We’ve all seen them. The “trendy” yoga types. You know, the ones running around town in designer yoga clothes with a cool yoga mat bag slung over their shoulder. If we are honest, sometimes we don’t like those yoga fashionistas with the half double decaf latte in one hand and the latest iPhone in the other because we know for a fact that they can touch their toes and stand on their heads with no problem. We know because their clothes and accouterments tell us, right?
I often receive emails from people who are interested in attending my yoga classes, and along with the usual questions about class times and prices, I almost always get asked 1) do I need a mat, and 2) what should I wear. The truth is, no, and whatever you want.
The yoga industry has blossomed into a huge and expanding business where mind-boggling amounts of dollars are spent every year. And while I understand a person’s enthusiasm in wanting to have the latest and greatest “yoga gear,” the truth is that many of the things we are told we absolutely have to have, we really don’t need at all, or at least don’t need to spend an exorbitant amount of money on. Here are three things that you absolutely, positively do NOT have to have to practice yoga.
A Yoga Mat
What do you mean I don’t need a yoga mat? Doesn’t EVERYONE have a yoga mat?
Considering that people have been practicing yoga for over 5000 years and the yoga “sticky” mat wasn’t invented until the early 1980’s, I’d say that a yoga mat is not really necessary. For many years yogis have practiced on the earth, on dirt, grass, and sand. If you are indoors you can practice on the bare floor or even on carpet. I have known people to practice on beach towels or carpet remnants.
So why do we have mats, and do they serve any purpose at all?
Yoga mats were developed to reduce slipping while practicing standing postures, and also to provide a degree of padding on our sensitive tushes and knees while in seated or kneeling postures. And, I’ll admit, those are pretty good reasons. I, myself, usually do practice on a mat. I like the ritual of rolling my mat out because it gives me a chance to transition from my busy life to my yoga world and to focus on what I am there to do during my practice time.
But I have also practiced on the beach, in the airport, and standing in the middle of my husband’s garden with not a mat in sight. Not having a mat is not a valid excuse for avoiding yoga. Ask the thousands, if not millions, of yogis that studied yoga before 1980.
If you play football, you have to wear your uniform because you need your pads and helmet for protection. Basketball players wear shorts for ease of quick movement and because let’s face it, it gets hot out there on the court. Study Judo and you will wear a gi because you need to be able to grasp your opponent’s clothes to execute certain moves.
So what is the standard yoga uniform?
There is none. You can practice yoga in your sweatpants. Or your pajamas. Really, all you need to wear to practice yoga are comfortable clothes that don’t restrict your movement. That’s it! And in really big cities these days you can even find “Nude” yoga classes, which definitely proves that clothes are not a prerequisite for the study of yoga.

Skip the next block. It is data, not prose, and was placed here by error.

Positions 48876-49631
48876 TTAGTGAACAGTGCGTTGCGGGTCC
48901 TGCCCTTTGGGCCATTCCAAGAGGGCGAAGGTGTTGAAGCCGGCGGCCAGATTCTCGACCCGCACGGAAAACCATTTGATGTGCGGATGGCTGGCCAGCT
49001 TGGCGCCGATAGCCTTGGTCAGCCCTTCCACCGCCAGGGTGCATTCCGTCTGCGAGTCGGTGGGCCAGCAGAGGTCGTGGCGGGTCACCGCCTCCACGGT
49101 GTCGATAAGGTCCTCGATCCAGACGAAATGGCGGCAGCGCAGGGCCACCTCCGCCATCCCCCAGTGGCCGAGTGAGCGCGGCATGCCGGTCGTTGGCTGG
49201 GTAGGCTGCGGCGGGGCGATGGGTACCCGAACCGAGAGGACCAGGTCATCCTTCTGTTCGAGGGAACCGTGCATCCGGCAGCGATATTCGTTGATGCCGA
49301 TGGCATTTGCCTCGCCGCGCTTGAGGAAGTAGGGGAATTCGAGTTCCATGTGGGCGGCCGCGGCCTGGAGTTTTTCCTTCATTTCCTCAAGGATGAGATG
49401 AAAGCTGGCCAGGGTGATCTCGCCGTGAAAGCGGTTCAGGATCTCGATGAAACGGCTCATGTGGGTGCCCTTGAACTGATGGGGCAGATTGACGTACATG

I usually wear “yoga” clothes when I teach so that students can better see my form when I demonstrate postures. But I have practiced yoga in a bathing suit, in dress pants, even one time in a cocktail dress. I LOVE practicing in my jammies when it’s cold. Not having fancy yoga clothes is not an excuse to skip yoga. Wear what you want, and get on with it!
Props (straps, blocks, bolsters)
I will start this section by stating that incorporating props into a yoga practice is a good thing for many people. The use of props is one of the ways B. K. S. Iyengar was able to make the ancient practice of yoga accessible to the masses. But the fancy, expensive props that you find in most yoga studios are not a necessity at home.
Looking for a block? How about that old phone book, a small step stool, or even a left-over brick from your last renovation project instead?
Need a strap? I have used one of my husband’s old, stained ties as a strap. In a pinch, I have also used a piece of rope, a kitchen towel, and a sock.
Your restorative pose calls for a bolster? We all have blankets and towels that will fit the bill. And extra pillows from that rarely used guest room have always worked quite nicely for me.
Sorry, but not having the latest purple or green foam or cork block or that cool tapestry covered bolster from India is not a good excuse for not practicing your yoga. Period.
So the next time you come across one of those “trendy” yoga types, understand that their choice of clothing is nothing but a costume. And just because someone wears $150 yoga pants does not mean that they are a great yogi. All you really need to bring to your yoga practice is a desire to better yourself, one breath at a time.
K. Kris Loomis is the author of the humorous travel memoir, Thirty Days In Quito: Two Gringos and a Three-Legged Cat Move to Ecuador. She also writes adult parables and short stories as well as books about yoga and meditation. Kris is a determined chess player, an origami enthusiast, a classically trained pianist, and a playwright. She lives in South Carolina with her husband and two cats.
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